In the 1884 Presidential election, which pitted Democrat James G. Blaine against Republican Grover Cleveland, we can see the patrician attitude of the Republicans emerging. The Republicans blasted the Democrats as the party of "Rum, Romanism and Rebellion." Rum represented uncouth lower-class vice, Romanism reflected disdain for Catholic immigrants and the working class, and Rebellion sent the message that Democrats disregarded the law and were of dubious loyalty. Indeed, for years after the Civil War, the Republicans labeled the Democrats with the "rebellion" tag. The last campaign platform reference to rebellion was in the 1880 Republican platform. Here we already can see the embryonic shape of the future Right.

As long as the Federal government stuck to fiscal policy and national defense, and left social policy at the local level, this hybrid system could persist. Thus, William Jennings Bryan, of Scopes Trial infamy, actually ran for President three times (1896, 1900 and 1908) as a liberal Democrat. In 1896 he supported Free Silver. It's hard to believe nowadays, but there was once a raging debate over whether a little inflation might be a good thing. Bryan's shining historic moment was his speech where he asked "shall we crucify mankind on a cross of gold?" Silver coinage and mild inflation would have benefited workers and farmers, as opposed to the gold standard favored by the robber barons who wanted their money to increase in value (deflation). In 1900 he opposed imperialism and in 1908 he endorsed trust-busting. Late in his life he supported Prohibition and opposed evolution, leading to his role in the Scopes Trial. However, he was concerned about social justice and was definitely not the sour misanthrope caricatured in Inherit the Wind, which is great drama but very poor history. When Clarence Darrow grilled Bryan on the stand (a tactic that would lead to disbarment today), even many supporters of evolution, remembering Bryan's crusading days with respect, thought Darrow had crossed the line. So in the early 20th Century, it was entirely possible for someone to be an economic progressive and a social conservative, even reactionary. To consider another example, otherwise liberal Woodrow Wilson spoke favorably of the film Birth of a Nation.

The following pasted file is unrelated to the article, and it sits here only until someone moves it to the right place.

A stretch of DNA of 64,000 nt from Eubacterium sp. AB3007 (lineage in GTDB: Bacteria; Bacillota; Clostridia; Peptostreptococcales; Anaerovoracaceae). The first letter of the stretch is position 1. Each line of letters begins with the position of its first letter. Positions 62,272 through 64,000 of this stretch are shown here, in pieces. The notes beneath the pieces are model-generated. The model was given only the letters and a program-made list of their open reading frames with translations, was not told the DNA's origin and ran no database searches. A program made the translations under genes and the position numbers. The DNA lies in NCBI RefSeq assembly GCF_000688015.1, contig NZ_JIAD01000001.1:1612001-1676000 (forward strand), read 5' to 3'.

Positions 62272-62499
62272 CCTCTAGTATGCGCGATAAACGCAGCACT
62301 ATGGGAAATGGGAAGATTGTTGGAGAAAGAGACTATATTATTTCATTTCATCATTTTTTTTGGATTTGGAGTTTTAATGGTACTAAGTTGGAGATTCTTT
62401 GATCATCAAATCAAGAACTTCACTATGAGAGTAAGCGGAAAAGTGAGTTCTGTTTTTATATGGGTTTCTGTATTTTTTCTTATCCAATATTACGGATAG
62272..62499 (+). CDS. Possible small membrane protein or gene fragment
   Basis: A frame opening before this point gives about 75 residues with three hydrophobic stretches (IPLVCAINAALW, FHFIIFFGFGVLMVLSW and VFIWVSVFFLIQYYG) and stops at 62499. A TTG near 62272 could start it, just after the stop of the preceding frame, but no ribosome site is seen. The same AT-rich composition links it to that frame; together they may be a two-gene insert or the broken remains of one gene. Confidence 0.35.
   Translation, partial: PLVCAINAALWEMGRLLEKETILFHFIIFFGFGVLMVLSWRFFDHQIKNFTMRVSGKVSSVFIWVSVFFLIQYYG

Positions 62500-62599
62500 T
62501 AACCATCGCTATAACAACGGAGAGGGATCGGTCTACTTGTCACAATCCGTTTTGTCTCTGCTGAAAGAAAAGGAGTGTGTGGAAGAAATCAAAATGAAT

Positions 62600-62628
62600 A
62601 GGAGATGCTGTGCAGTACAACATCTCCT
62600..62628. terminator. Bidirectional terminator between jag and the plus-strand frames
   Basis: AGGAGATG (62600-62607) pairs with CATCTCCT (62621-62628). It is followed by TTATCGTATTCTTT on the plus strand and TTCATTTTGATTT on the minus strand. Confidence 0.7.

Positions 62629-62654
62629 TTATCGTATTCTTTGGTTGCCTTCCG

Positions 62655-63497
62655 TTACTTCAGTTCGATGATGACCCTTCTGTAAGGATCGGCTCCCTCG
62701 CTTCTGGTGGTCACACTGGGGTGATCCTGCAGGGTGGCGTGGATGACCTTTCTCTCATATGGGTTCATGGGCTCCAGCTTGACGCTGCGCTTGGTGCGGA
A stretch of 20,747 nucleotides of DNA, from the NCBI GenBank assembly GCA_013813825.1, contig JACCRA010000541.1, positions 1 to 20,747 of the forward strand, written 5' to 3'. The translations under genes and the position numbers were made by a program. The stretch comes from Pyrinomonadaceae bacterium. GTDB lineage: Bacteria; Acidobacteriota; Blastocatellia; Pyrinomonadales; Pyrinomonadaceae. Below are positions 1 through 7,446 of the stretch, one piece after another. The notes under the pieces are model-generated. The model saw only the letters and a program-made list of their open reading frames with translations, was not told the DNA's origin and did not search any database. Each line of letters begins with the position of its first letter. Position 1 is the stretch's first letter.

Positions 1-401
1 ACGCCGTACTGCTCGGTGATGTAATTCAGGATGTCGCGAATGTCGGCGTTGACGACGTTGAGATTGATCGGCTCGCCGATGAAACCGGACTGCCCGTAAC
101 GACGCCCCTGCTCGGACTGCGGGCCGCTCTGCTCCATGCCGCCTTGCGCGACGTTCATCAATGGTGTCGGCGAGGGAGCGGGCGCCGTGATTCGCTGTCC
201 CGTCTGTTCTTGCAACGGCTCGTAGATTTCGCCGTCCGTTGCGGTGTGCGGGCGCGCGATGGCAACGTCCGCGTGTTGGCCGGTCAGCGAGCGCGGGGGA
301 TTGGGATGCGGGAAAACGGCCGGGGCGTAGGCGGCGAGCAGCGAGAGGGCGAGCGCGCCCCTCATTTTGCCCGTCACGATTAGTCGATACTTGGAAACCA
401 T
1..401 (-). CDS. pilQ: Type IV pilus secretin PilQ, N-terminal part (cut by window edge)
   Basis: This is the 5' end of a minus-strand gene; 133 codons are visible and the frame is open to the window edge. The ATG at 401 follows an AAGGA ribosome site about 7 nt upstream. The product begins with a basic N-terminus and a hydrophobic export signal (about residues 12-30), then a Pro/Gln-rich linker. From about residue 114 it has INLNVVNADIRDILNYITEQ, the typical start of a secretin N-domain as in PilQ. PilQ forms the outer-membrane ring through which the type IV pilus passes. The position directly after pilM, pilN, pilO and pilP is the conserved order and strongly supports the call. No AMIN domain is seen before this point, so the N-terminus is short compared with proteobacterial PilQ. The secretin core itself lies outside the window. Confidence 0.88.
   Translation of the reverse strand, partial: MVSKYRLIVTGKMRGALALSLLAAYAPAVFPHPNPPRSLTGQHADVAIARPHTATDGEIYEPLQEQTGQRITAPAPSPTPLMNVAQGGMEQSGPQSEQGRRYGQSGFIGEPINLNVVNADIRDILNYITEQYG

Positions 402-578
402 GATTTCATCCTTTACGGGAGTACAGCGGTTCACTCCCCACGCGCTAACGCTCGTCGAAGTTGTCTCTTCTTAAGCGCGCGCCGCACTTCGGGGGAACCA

At the local level, reactionaries pretty much ruled. Censorship was widespread. The First Amendment says only that Congress shall not abridge free speech. It was not until 1925 that the Supreme Court ruled that freedom of speech applied in the States, by virtue of the 14th Amendment statement that the Constitution applied within the States. This doctrine, the Incorporation Doctrine, has been applied piecemeal as cases arose and has still not been applied to every provision in the Bill of Rights. The term "banned in Boston" reflects the active censorship the city once practiced. (The reason the Incorporation Doctrine isn't universal is that court cases can only be brought over actual issues, not hypothetical ones. So until there's an issue, the doctrine isn't applied.)